Tuesday, December 8, 2009

What a Day for Transportation -- Projects and a Prize!

I had just gotten off the phone with my former student, Dr. Patrick Qiang, shortly before 6PM last night since he was getting ready to teach his graduate class, when the email message arrived from Washington DC. The message stated that the sender could not reach Patrick and that she had some very good news, which she also shared with me. I told her that I would transmit the message to Patrick although I knew that he was teaching at that very moment. Propitiously, it was student project time, and he read the news on his laptop -- his dissertation was selected to receive the Charles V. Wootan Award from the Council of University Transportation Centers (CUTC) at a banquet in DC on January 9, 2010!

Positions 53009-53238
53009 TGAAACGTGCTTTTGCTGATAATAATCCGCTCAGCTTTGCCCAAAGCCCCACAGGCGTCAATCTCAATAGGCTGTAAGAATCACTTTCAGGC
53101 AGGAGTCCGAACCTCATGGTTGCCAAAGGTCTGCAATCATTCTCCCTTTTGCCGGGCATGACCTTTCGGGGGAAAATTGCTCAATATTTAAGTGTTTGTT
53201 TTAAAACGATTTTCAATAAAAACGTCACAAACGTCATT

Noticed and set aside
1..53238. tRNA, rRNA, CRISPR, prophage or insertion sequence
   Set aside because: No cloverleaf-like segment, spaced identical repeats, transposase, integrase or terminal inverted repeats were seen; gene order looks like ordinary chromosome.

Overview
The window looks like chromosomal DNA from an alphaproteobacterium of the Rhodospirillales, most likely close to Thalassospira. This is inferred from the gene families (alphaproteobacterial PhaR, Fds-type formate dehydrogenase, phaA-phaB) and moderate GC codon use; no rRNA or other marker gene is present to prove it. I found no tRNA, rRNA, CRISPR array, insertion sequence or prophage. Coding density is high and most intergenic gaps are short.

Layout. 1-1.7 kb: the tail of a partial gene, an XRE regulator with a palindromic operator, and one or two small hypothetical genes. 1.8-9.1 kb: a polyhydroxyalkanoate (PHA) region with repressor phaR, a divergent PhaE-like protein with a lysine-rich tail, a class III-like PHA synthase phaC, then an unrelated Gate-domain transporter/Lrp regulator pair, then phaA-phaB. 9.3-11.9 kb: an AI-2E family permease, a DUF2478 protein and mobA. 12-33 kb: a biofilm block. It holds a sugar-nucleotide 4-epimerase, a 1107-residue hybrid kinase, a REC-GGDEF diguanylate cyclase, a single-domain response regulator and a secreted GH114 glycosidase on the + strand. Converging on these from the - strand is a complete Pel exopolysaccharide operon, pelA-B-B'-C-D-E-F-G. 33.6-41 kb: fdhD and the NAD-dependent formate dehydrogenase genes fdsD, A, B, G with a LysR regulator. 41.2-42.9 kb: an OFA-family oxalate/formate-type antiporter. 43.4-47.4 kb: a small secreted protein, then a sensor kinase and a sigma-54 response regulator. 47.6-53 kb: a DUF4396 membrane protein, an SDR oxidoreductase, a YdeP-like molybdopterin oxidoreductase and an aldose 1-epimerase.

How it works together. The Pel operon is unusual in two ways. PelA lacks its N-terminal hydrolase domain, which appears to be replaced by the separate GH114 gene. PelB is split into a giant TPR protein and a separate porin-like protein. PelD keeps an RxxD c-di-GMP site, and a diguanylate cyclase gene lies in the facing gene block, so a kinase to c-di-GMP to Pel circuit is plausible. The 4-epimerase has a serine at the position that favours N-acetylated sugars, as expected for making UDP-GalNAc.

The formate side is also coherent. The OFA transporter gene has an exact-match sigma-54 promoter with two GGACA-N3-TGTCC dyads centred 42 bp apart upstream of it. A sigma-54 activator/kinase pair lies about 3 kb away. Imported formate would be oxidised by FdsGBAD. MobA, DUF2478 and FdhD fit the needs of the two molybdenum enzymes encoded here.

Needless to say, as the Chair of Patrick's dissertation committee at the University of Massachusetts Amherst, I was simply thrilled with this news and so honored and pleased to have his hard work and research recognized in this truly significant way with a national award.

The title of Dr. Qiang’s dissertation was: "Network Efficiency / Performance Measurement with Vulnerability and Robustness Analysis with Application to Critical Infrastructure." The other committee members were: Professor Ana Muriel of the Department of Mechanical and Industrial Engineering at UMass Amherst, Professor Sanjay Nawalka of the Department of Finance and Operations Management at the Isenberg School, and Professor June Dong of the School of Business at SUNY Oswego.